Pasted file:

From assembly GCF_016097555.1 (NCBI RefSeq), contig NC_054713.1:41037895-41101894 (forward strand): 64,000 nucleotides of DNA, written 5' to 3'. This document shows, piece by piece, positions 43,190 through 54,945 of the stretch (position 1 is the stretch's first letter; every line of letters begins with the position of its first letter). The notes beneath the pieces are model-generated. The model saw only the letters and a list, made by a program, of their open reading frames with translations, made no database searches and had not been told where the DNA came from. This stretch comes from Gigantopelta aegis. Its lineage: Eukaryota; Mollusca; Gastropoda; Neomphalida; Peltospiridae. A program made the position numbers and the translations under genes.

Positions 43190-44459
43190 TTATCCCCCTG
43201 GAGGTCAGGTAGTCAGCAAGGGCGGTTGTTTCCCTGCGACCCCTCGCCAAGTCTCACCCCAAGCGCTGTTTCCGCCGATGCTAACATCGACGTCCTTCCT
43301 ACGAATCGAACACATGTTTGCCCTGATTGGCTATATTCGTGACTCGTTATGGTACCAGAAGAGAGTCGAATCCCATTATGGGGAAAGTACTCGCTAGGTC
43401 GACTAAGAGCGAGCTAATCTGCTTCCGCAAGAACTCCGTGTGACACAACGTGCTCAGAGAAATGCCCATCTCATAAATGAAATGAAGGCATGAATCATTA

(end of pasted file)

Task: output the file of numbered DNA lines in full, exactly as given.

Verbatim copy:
From assembly GCF_016097555.1 (NCBI RefSeq), contig NC_054713.1:41037895-41101894 (forward strand): 64,000 nucleotides of DNA, written 5' to 3'. This document shows, piece by piece, positions 43,190 through 54,945 of the stretch (position 1 is the stretch's first letter; every line of letters begins with the position of its first letter). The notes beneath the pieces are model-generated. The model saw only the letters and a list, made by a program, of their open reading frames with translations, made no database searches and had not been told where the DNA came from. This stretch comes from Gigantopelta aegis. Its lineage: Eukaryota; Mollusca; Gastropoda; Neomphalida; Peltospiridae. A program made the position numbers and the translations under genes.

Positions 43190-44459
43190 TTATCCCCCTG
43201 GAGGTCAGGTAGTCAGCAAGGGCGGTTGTTTCCCTGCGACCCCTCGCCAAGTCTCACCCCAAGCGCTGTTTCCGCCGATGCTAACATCGACGTCCTTCCT
43301 ACGAATCGAACACATGTTTGCCCTGATTGGCTATATTCGTGACTCGTTATGGTACCAGAAGAGAGTCGAATCCCATTATGGGGAAAGTACTCGCTAGGTC
43401 GACTAAGAGCGAGCTAATCTGCTTCCGCAAGAACTCCGTGTGACACAACGTGCTCAGAGAAATGCCCATCTCATAAATGAAATGAAGGCATGAATCATTA